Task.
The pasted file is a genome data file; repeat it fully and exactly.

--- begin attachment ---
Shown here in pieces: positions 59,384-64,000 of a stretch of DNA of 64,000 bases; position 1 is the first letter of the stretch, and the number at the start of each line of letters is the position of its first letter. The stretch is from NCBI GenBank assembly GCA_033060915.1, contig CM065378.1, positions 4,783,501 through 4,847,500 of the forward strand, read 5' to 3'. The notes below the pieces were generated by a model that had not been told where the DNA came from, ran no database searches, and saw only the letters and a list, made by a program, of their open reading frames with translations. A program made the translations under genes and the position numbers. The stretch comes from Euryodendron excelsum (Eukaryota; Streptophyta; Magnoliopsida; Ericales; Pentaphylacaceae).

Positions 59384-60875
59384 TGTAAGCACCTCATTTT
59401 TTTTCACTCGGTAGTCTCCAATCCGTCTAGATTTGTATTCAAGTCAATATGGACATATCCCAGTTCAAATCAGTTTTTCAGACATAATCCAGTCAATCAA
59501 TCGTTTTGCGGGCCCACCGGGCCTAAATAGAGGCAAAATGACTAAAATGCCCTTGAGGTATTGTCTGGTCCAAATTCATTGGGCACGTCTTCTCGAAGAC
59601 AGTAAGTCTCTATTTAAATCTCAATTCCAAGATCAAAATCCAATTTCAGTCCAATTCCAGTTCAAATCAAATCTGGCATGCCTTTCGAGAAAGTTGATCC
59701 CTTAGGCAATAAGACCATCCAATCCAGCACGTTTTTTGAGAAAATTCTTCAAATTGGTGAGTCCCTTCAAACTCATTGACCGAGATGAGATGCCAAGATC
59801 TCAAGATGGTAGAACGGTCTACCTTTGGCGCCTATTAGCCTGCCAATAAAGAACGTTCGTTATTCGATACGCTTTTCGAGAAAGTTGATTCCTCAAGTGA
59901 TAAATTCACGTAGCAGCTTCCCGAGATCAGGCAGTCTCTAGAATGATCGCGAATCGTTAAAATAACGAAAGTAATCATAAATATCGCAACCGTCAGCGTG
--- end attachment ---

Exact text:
Shown here in pieces: positions 59,384-64,000 of a stretch of DNA of 64,000 bases; position 1 is the first letter of the stretch, and the number at the start of each line of letters is the position of its first letter. The stretch is from NCBI GenBank assembly GCA_033060915.1, contig CM065378.1, positions 4,783,501 through 4,847,500 of the forward strand, read 5' to 3'. The notes below the pieces were generated by a model that had not been told where the DNA came from, ran no database searches, and saw only the letters and a list, made by a program, of their open reading frames with translations. A program made the translations under genes and the position numbers. The stretch comes from Euryodendron excelsum (Eukaryota; Streptophyta; Magnoliopsida; Ericales; Pentaphylacaceae).

Positions 59384-60875
59384 TGTAAGCACCTCATTTT
59401 TTTTCACTCGGTAGTCTCCAATCCGTCTAGATTTGTATTCAAGTCAATATGGACATATCCCAGTTCAAATCAGTTTTTCAGACATAATCCAGTCAATCAA
59501 TCGTTTTGCGGGCCCACCGGGCCTAAATAGAGGCAAAATGACTAAAATGCCCTTGAGGTATTGTCTGGTCCAAATTCATTGGGCACGTCTTCTCGAAGAC
59601 AGTAAGTCTCTATTTAAATCTCAATTCCAAGATCAAAATCCAATTTCAGTCCAATTCCAGTTCAAATCAAATCTGGCATGCCTTTCGAGAAAGTTGATCC
59701 CTTAGGCAATAAGACCATCCAATCCAGCACGTTTTTTGAGAAAATTCTTCAAATTGGTGAGTCCCTTCAAACTCATTGACCGAGATGAGATGCCAAGATC
59801 TCAAGATGGTAGAACGGTCTACCTTTGGCGCCTATTAGCCTGCCAATAAAGAACGTTCGTTATTCGATACGCTTTTCGAGAAAGTTGATTCCTCAAGTGA
59901 TAAATTCACGTAGCAGCTTCCCGAGATCAGGCAGTCTCTAGAATGATCGCGAATCGTTAAAATAACGAAAGTAATCATAAATATCGCAACCGTCAGCGTG